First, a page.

2) Continue to use various shader. The projection matrix is shared between programs (how can I do it?), every sprite has own shader with own model view matrix and uniform values. The problem here is that I need to switch the program between sprite draws.

 

None of these ideas work as I expected so now I'm here to ask you what is it the most efficient way to batch drawings in OpenGL 3.0.

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If only one or two transform matrices are unique for every sprite, I see no reason why you can't draw them all in one single call. You can index into a uniform array or into a buffer texture to read these, using e.g. gl_InstanceID in the vertex shader if you use instancing (or gl_VertexID divided by 4 otherwise).

Or, you can generate quads from points in the geometry shader and use either gl_VertexID or gl_PrimitiveID (which are the same in that particular case) as an index (in that case, transform is done in the GS too). A sprite likely does not have a dozen output attributes, so the geometry shader should be reasonably efficient, too.

Either solution is a thousand times more efficient than binding different uniforms (or even shaders!) for every sprite, or for some subset of sprites that you have determined with some clever batching algorithm. Edited by samoth

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1) Use only one program for everything. The projection matrix is one, i can group the vertexes and send via glVertexAttribArray the values for shader and draw everything with one call. The problem is the model view matrix, that should be one for every vertex and this isn't the thing that I want because every sprite has own matrix.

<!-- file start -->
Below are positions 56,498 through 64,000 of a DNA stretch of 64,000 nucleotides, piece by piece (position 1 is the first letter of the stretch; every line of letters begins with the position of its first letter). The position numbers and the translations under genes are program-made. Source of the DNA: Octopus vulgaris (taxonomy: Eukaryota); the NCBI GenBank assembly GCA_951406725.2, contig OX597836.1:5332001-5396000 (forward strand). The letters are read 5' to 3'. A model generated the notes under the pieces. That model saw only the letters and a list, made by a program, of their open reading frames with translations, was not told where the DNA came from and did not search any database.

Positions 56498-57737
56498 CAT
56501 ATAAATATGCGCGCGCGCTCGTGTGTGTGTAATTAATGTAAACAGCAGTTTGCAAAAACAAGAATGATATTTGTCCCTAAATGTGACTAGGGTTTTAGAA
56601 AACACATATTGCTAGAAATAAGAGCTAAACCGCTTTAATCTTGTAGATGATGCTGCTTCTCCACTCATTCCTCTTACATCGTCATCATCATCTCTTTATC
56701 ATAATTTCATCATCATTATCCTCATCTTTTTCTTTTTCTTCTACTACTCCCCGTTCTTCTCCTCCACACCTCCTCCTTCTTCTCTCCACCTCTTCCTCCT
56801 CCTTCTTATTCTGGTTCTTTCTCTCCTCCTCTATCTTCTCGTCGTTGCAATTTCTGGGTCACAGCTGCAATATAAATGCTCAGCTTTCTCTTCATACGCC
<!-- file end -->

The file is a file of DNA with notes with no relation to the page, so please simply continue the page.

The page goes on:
I'm not sure what you mean by this, but maybe what you want is instancing.

2) Continue to use various shader. The projection matrix is shared between programs (how can I do it?), every sprite has own shader with own model view matrix and uniform values. The problem here is that I need to switch the program between sprite draws.
Uniform buffers make sharing easy. Edited by max343

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If only one or two transform matrices are unique for every sprite, I see no reason why you can't draw them all in one single call. You can index into a uniform array or into a buffer texture to read these, using e.g. gl_InstanceID in the vertex shader if you use instancing (or gl_VertexID divided by 4 otherwise).

Or, you can generate quads from points in the geometry shader and use either gl_VertexID or gl_PrimitiveID (which are the same in that particular case) as an index (in that case, transform is done in the GS too). A sprite likely does not have a dozen output attributes, so the geometry shader should be reasonably efficient, too.

Either solution is a thousand times more efficient than binding different uniforms (or even shaders!) for every sprite, or for some subset of sprites that you have determined with some clever batching algorithm.

So if I have 100 sprites I should send 100 view model matrix with glUniformMatrix4fv and select them with gl_VertexID/4?

 

1) Use only one program for everything. The projection matrix is one, i can group the vertexes and send via glVertexAttribArray the values for shader and draw everything with one call. The problem is the model view matrix, that should be one for every vertex and this isn't the thing that I want because every sprite has own matrix.